I think the long and short of it is that snow tires are a pain in the ass.
Tires are a LOT more expensive today than they were pre 2008- the near-collapse of the auto industry took out a lot of excess production capacity- tire manufacturers closed plants when they couldn't sell tires to go on new cars, and since then, production has not completely kept up with demand- expensive tires. Paying $500+ for an extra set of tires becomes a luxury when people have to squeeze to buy the year round tire- monetary pain in the ass.
It is a pain in the ass to store the tires in the off season.
It is a pain in the ass to haul the tires down to the tire store to have them swapped on, and a pain in the ass to pay somebody to mount them each time.
It is a pain in the ass to invest even more in a set of steelies so you don't have to go to the tire store.
It is a pain in the ass swapping your steelies on with a jack in the driveway- procrastinated so you are doing it while it is snowing on you.
It is a pain in the ass to look at "ugly" steelies all winter so you are tempted to spend even MORE on a better set of rims.
It is a pain in the ass to either stare at your TPMS light all winter OR invest $$$ in a new set of TPMS sensors.
It is a pain in the ass to invest in a new set of TPMS sensors just to have them still be balky and set off the light.
It is a pain in the ass to swap out the snow tires just to have that late storm hammer you 8 days later.
It is a pain in the ass to procrastinate swapping the tires, cooking them on hot summer roads and wearing them out in two seasons.
It is a pain in the ass to invest all of this $$$ in snow tires just to watch it not snow enough to need them during the entire life of the tire.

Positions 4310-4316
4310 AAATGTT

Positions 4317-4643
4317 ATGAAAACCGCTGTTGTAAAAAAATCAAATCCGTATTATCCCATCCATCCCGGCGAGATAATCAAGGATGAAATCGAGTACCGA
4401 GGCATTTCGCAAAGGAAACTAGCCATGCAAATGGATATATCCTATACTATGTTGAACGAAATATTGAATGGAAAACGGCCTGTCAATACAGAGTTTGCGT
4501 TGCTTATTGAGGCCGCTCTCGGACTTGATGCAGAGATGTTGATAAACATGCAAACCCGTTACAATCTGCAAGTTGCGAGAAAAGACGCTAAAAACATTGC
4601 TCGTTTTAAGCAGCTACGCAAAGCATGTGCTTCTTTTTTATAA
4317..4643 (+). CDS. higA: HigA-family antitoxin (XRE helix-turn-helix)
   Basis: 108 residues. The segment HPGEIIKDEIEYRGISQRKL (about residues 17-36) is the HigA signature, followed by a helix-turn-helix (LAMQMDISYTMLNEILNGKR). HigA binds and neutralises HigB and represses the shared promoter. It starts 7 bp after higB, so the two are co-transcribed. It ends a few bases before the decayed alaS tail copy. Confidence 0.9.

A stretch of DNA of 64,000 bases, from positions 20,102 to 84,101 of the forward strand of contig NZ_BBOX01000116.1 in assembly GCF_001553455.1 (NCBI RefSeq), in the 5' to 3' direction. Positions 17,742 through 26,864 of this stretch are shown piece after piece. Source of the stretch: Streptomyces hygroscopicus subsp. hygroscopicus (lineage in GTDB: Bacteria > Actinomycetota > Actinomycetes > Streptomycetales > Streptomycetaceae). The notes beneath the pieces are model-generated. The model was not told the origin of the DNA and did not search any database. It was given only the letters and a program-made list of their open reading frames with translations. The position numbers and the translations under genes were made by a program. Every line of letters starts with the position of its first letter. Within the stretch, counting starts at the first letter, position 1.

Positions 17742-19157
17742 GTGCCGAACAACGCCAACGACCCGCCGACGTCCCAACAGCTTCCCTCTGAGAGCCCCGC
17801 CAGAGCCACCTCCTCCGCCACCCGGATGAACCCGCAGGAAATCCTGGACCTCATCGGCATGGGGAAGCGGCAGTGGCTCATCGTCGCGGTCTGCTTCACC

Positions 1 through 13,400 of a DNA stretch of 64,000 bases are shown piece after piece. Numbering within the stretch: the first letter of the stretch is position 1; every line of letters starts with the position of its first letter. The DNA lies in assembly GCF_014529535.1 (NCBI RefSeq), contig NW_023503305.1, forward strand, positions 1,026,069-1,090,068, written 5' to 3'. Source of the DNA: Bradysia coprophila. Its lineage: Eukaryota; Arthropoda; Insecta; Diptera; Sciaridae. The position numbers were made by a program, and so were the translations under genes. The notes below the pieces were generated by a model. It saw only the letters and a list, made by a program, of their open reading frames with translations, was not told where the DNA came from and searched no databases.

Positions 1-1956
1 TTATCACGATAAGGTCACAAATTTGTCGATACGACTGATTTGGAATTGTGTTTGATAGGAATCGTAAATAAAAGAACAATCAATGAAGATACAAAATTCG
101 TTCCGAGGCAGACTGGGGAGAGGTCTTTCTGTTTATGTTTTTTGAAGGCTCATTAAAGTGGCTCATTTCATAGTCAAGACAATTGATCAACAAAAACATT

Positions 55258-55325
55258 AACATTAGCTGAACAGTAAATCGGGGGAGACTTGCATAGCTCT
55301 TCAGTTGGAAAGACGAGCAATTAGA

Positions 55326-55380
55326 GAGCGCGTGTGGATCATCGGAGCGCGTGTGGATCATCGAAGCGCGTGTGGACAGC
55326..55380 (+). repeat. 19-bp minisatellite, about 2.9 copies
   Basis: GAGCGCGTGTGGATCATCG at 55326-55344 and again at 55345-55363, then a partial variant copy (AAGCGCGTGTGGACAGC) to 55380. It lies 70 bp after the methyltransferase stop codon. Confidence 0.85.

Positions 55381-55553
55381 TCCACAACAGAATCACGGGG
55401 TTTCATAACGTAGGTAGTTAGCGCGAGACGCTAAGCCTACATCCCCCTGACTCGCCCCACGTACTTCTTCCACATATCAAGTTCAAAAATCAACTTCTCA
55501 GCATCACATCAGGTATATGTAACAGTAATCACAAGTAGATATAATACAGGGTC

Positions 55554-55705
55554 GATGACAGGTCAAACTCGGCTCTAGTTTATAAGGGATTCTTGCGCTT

Contrasted to all of this, one can make a 1-time choice to purchase an AWD vehicle, and equip it with quality all weather tires. That AWD vehicle on all season tires will perform much better at doing things like busting out of an unplowed driveway than a 2WD vehicle with snows.
Case in point after ~2/12 feet of snow. To gauge how much snow is down, note that Subaru has a ski rack on it that is buried so deep it is almost invisible. We wanted to go skiing rather than spend a few hours digging out our driveway, so we did so. The road is about 15 feet higher than our parking area with a fairly steep climb. Both cars (as it happens, we have 2010 and 2005 Subaru Foresters) on all seasons with about half their tread life, had no problems getting out, uphill, through that amount of snow.
In economic terms, snow tires are an inferior good. When presented with other options, even ones that may not perform as well, people chose those options. AWD is much more prevalent than it used to be, and more people are going that route to meet their needs.
This doesn't need to turn into the tired (hah) old discussion about AWD vs. Snows- AWD does not have to perform better than snow tires, it just has to perform well enough where people choose that option because it is ONE HELL OF A LOT MORE CONVENIENT and in most cases will perform well enough to get the driver where they need to go.